Understand • 1991 • Posthumanity novelette by Ted Chiang

★★★

Synopsis

Leon Greco nearly drowned and fell into coma. His anoxia was treated with an experimental drug regenerating his damaged neurons and giving him superior intelligence and improved motoric skills as side effects. He uses his new capabilities to learn and understand in a way that no normal human could do, setting him aside from the rest of humanity after following treatments. Eventually, he finds out that there is another one of his kind but with a different concept: One who doesn’t seperate himself from humanity but tries to rescue it whereas Greco’s understanding is that humans are only tools. A spectaculous confrontation starts.

Review

Ted Chiang is a modernized re-telling of the somewhat dated 1958 novel „Flowers for Algernon“ by Daniel Keyes. There are not intelligent rats involved. Instead, Chiang uses his Computer Science knowledge to extrapolate his ideas about hyperintelligence. In Keyes‘ story, there also is no adversary to contrast two different forms of posthuman directions. But in the end effect, it follows similar plot lines.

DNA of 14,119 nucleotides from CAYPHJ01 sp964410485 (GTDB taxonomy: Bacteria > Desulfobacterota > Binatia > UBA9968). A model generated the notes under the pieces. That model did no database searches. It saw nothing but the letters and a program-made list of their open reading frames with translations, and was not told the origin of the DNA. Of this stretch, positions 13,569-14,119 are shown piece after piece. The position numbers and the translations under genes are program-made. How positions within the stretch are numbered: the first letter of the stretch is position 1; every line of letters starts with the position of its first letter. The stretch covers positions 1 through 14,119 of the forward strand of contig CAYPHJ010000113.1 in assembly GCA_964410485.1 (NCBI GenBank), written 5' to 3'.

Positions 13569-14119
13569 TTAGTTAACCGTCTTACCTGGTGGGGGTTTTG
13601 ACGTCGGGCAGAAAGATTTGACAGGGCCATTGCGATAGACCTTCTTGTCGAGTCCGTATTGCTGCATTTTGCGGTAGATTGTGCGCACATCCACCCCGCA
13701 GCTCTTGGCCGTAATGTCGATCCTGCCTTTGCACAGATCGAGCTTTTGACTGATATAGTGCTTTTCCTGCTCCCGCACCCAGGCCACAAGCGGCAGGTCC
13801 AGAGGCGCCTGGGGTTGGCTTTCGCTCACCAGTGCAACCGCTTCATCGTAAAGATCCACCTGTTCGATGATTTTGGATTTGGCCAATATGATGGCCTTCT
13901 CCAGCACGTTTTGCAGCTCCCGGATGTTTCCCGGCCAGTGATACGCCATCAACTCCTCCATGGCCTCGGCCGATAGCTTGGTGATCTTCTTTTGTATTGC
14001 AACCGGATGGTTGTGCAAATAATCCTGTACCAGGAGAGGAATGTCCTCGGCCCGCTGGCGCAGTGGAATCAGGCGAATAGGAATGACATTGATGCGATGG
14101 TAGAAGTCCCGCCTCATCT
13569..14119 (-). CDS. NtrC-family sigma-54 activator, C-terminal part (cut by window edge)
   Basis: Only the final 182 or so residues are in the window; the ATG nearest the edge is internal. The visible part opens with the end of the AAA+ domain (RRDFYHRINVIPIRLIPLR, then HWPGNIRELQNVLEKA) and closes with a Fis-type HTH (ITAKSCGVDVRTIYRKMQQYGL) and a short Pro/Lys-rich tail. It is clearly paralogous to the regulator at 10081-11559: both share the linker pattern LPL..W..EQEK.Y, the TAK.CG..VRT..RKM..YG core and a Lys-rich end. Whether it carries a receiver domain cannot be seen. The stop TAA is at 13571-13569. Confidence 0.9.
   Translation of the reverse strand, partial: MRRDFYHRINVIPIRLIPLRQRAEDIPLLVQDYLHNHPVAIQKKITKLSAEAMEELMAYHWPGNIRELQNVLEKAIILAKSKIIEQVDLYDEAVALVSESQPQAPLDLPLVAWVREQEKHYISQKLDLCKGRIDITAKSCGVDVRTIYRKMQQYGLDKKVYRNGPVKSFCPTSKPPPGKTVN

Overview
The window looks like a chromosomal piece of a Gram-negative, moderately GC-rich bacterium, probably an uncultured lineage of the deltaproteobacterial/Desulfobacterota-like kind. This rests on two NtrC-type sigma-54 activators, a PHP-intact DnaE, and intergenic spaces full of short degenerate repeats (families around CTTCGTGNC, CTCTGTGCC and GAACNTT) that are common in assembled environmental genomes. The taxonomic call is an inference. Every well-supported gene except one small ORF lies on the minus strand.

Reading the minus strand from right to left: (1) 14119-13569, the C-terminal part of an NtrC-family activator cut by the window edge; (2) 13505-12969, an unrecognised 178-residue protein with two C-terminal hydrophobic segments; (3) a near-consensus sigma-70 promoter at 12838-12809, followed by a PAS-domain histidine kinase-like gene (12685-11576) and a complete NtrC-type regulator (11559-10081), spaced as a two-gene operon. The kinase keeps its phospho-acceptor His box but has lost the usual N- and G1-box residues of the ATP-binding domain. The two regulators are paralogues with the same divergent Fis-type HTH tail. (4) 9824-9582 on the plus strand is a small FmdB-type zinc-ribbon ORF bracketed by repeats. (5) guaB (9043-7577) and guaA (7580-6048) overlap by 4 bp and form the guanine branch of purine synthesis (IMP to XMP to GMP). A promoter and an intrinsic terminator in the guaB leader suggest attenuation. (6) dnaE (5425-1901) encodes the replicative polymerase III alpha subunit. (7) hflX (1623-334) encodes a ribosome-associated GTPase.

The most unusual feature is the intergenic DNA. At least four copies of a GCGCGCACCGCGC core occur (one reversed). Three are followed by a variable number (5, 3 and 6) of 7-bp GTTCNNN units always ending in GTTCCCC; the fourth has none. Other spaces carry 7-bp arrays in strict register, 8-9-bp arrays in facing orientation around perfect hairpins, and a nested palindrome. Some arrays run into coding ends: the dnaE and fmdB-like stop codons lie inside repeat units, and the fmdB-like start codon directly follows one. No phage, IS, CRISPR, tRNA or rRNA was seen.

I found this story entertaining in a similar way like Hofstadter’s „Gödel, Escher, Bach„: very thought provoking (if one raises far beyond human intelligence, does one also grow out of human morality?), highly intelligent; it pushes the reader to the extreme in his explanation of hyperintelligence, something that cannot be really understood, and he pushes it a bit over the top. Yes, it was fun to read, but after a while, I could have left and said „nice infodump, I understood, but now I want to continue the plot“. Which is lacking other essential story elements, like emotions or dialogue, by the way. Insofar, it started very good, but lost traction quite soon.

I consider it far inferior to Flowers for Algernon which is very moving and memorable. I’d recommend „Understand“ as a kind of modern companion, one that concentrates more on the „Science“ side of SF whereas Flowers for Algernon is more on the narration side.

 

Meta: isfdb. This posthumanity SF novelette was published August 1991 in Asimov’s SF Magazine. I read it as part of Chiang’s collection Stories of Your Life and Others.

 

 

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